Next in the report is listed Pediatric Evaluation to see under separate cover. Oral motor/neuromuscular - assessment procedures, summary, behavioral/psychosocial, impression, summary of findings and recommendations.
These reports and the evaluation process was so overwhelming that we never pursued further services with Children's Hospital. They wanted to re-evaluate both kids. I went there specifically for feeding issues. They also referred me to Mental Health Services.
I was already receiving home therapy from an organization I found through the WIC program and did not see the reason to see a different therapist. I thought the whole process was insulting to me as a parent trying to get us to join several of their programs for my kids instead of just offering suggestions and referrals based on the purpose of the visit.
The most outrageous report was from the Pediatrician. Under assessment he wrote the following: Though Nicholas reportedly has autism, his behavioral findings do not seem consistent with autism. Another possible contribution to his behavior may be modeling of parental and sibling behavior, especially in view of his father's reported schizophrenia and his brother's reported attention deficit disorder and autism.
Plan - UAP Psychology and Nutrition will develop an appropriate intervention based on the psychological and developmental re-evaluation referred to below. UAP Psychology will review previous psychological assessments of Nicholas's condition and refer for re-evaluation of his psychlogical and developmental condition.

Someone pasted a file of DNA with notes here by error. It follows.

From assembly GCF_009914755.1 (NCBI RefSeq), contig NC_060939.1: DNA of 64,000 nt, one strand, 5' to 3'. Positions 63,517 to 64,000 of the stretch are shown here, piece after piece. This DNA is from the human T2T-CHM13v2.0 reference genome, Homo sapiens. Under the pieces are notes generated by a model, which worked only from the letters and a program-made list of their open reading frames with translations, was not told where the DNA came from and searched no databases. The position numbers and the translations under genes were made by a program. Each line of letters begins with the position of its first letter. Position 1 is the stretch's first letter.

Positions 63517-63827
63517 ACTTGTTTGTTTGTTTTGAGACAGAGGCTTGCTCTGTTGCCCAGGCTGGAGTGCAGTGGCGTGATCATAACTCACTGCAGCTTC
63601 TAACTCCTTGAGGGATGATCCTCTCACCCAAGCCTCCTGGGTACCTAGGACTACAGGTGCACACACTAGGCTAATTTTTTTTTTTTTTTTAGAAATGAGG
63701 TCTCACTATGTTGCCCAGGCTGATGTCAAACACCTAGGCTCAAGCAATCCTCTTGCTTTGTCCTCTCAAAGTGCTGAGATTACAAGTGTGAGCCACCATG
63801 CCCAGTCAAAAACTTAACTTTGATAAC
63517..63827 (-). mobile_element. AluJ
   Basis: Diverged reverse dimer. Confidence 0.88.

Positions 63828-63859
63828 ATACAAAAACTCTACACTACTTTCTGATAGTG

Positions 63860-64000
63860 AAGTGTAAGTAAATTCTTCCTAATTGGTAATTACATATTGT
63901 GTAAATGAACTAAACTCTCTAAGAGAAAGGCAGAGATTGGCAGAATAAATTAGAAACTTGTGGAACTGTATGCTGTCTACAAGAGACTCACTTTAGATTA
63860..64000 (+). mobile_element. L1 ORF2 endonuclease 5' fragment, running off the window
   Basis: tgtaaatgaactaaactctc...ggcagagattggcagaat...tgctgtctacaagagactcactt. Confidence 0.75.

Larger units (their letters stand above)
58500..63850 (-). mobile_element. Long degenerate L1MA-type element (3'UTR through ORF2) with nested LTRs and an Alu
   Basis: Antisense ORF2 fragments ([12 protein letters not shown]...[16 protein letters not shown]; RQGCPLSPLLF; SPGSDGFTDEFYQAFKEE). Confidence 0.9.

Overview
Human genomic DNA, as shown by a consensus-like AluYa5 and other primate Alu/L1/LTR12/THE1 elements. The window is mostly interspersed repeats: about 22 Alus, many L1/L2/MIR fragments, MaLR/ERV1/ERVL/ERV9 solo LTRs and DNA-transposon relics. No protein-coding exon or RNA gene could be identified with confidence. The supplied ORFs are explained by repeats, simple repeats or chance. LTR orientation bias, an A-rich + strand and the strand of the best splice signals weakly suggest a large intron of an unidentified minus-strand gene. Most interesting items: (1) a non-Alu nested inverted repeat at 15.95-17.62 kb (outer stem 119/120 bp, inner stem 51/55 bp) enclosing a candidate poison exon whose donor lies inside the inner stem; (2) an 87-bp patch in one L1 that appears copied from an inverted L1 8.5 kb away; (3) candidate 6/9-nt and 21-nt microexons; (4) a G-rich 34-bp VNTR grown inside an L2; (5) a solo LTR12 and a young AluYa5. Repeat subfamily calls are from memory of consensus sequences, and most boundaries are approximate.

UAP Care Coordinator for this case will investigate whether Nicholas's blood level has been determined in the past. If not, a lead level will be recommended. Nicholas needs dental evaluation if not previously done. He recommended the same for Matthew, except he suggested sedation for a dental visit.
Their father does have Paranoid Schizophrenia, but has never lived with us and only had limited visits sporadically over the years. For a Doctor to come up with those reasons to get the kids re-evaluated was in poor taste and one of the reasons I felt justified in not continuing with any services through the Feeding Clinic at Children's Hospital.
Nicholas had a psychological evaluation with the Regional Center, and then Social Security sent us to a professional for one and one done through the school district. I felt like this team of so called professionals just wanted to run a string of tests on my kids since they both had the diagnosis and milk the system for all sorts of services. This was in 1999 and not many families had two kids on the spectrum at that time.
This is what led me to not follow through with any of these recommendations. Parents need to know just because they request an assessment does not mean they have to do as the professionals suggest. If you do not feel comfortable with the process, find another agency or clinic or postpone the therapy until the time is right.
In late 2002 I let the Regional Center know I wanted to get feeding therapy for Matthew. We went to a clinic in Pasadena, where we have been going ever since and they bypassed the assessment process since we had it done at Children's Hospital a few years earlier. It turned out that their Dietitian was the same girl who was the Nutrition Intern at Children's Hospital. She remembered us and I did not hold that experience against her. I did not recall her since there were several people at that evaluation.
Hovanessian Feeding Foundation
Los Altos Feeding Clinic
Mealtime NotionsVHS and DVDs on tube feeding
Educational Autism Tips for Families 71 page resourceful ebook for families entering the school system with a recent autism diagnosis. Find out what issues take place over the course of a school day and meet these challenges head on.